A circle of trust was established that day on the beach for sure. Unbeknownst to the Venice Beach kids, each child played a role. The child who was already comfortably situated on their board shared the ride and trusted that the kid jumping onto them wouldn’t weigh them down or mess up their ride. While the kid that dove onto the child already in position trusted that they would be brought to the shore safely, with the child below him navigating. It was amazing to watch all of that transpire and that moment really hit me. It’s just that simple, actually. No learned behavior or jaded attitudes and most likely these kids weren’t thinking of any of concerns, worry, or fear and were simply enjoying the ride! I give their parents kudos for allowing them to play (and monitor them from afar). This allows the freedom to form their own personalities, reactions and coping mechanisms.


I totally get adult self-preservation or self-protection/defense mechanism. In fact, I had to work extremely hard through my own fear-based thought pattern on that scary incident that happened to me in the ocean a year ago. This is what created that new fear within me, which my dad had reference earlier. It was in fact scary and could have been life threatening, but I worked through the fear and am proud to say that I am back to being the fish I once was as a kid. I did rationalize it all and I admit I am indeed a bit more cautious, careful and aware of my surroundings. But, I did not give up and therefore did not loose the opportunity to experience something that brings so much joy into my life.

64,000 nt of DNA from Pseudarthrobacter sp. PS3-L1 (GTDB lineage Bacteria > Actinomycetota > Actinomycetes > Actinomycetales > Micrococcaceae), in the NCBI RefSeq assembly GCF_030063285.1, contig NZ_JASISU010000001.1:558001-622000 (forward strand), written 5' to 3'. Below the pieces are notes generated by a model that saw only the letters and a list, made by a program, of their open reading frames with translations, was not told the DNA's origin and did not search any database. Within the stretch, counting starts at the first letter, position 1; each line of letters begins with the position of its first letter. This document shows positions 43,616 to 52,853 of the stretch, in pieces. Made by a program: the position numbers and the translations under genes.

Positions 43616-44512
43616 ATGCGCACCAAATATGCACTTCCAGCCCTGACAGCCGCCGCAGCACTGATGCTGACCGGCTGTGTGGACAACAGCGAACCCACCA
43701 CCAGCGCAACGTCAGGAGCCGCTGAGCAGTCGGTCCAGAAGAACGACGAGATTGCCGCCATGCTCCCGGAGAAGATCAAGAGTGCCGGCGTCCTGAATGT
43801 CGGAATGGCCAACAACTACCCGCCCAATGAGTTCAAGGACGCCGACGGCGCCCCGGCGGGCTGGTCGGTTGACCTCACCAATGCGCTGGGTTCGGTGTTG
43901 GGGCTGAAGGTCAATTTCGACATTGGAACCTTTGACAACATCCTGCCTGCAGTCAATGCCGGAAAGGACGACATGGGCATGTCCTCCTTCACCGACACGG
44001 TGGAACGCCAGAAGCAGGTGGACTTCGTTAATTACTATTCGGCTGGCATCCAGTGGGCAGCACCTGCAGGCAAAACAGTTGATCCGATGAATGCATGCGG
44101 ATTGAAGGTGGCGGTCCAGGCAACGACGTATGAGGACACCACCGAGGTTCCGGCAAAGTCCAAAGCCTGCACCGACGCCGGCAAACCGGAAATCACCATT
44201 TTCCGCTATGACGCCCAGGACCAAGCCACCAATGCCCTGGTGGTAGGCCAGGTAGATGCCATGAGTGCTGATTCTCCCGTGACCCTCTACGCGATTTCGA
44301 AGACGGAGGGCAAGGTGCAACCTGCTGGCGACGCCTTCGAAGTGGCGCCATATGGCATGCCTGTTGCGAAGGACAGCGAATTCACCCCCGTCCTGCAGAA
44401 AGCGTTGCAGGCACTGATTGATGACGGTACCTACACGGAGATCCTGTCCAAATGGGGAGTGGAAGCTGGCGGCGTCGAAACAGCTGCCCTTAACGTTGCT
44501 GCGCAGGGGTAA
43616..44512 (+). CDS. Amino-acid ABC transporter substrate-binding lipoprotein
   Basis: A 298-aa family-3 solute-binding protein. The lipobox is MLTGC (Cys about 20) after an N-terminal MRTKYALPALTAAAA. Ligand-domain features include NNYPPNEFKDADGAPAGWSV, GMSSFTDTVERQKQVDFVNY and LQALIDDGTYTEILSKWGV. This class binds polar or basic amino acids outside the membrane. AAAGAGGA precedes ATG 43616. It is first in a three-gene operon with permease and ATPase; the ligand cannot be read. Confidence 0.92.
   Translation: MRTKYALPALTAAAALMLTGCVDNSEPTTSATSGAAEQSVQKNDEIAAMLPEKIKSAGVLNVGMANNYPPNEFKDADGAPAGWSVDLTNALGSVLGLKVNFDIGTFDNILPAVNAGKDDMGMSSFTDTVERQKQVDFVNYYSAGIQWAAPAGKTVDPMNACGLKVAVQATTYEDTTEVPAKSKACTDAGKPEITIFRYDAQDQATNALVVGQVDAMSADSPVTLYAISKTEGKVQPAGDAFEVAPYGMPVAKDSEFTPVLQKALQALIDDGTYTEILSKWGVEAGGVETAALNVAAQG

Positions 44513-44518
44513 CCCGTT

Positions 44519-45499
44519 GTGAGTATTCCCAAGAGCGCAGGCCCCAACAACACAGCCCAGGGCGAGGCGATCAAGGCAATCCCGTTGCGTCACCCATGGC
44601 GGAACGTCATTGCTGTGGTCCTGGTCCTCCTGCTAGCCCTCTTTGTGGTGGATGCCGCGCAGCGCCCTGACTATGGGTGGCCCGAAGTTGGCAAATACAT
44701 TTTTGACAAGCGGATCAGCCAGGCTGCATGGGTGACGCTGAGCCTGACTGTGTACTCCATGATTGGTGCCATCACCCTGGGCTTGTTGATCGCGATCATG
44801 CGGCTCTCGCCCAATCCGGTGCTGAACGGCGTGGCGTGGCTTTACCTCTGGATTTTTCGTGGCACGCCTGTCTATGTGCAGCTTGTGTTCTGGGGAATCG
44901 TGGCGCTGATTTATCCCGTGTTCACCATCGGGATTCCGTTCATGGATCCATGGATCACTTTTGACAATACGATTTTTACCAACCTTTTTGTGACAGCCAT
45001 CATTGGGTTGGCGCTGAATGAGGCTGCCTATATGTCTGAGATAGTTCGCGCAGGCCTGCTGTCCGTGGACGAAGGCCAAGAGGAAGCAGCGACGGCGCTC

I was able to STOP. ZOOM OUT. REFOCUS. I realized that history doesn’t have to repeat itself and that just because I was thrown from my board and held under water for a long period of time in the past, did not mean that it will happen again. In most cases, if we are careful and aware, we can still enjoy the things we did as children. I learned my lesson, that’s for sure. Note to self: do not go in the Pacific when there is a huge storm coming and the swells are over 7 ft. Got it!

Whether we have tiny or extreme fears surrounding certain things in our life, it’s really all the same, as it’s relative to each person and the severity of their fear, and it’s a block preventing us from moving forward. Regardless. It’s a BLOCK. I use this day at the beach as an example to illustrate that sometimes the simplest of moments can help us gain perspective. So, when thinking about the original question as I laid on my board- where was the fear in those kids? Perhaps each child had their own apprehensions, but they pushed through as to not get made fun of for not participating…or they simply didn’t want to miss out on the fun!

Tap into your inner child!

Sometimes we get so consumed with the daily stresses and worry in our lives that we think we are stuck in a particular pattern or situation. Or fear of the unknown (or the known) paralyzes us. Well, we are never stuck. We always have the power to change our mindset/change our life.

Isn’t it time we all start enjoying the ride and go back to a place before we learned fear, mistrust and worry…and for even a few minutes of our day, frolic in the sunshine as though we are 7 again!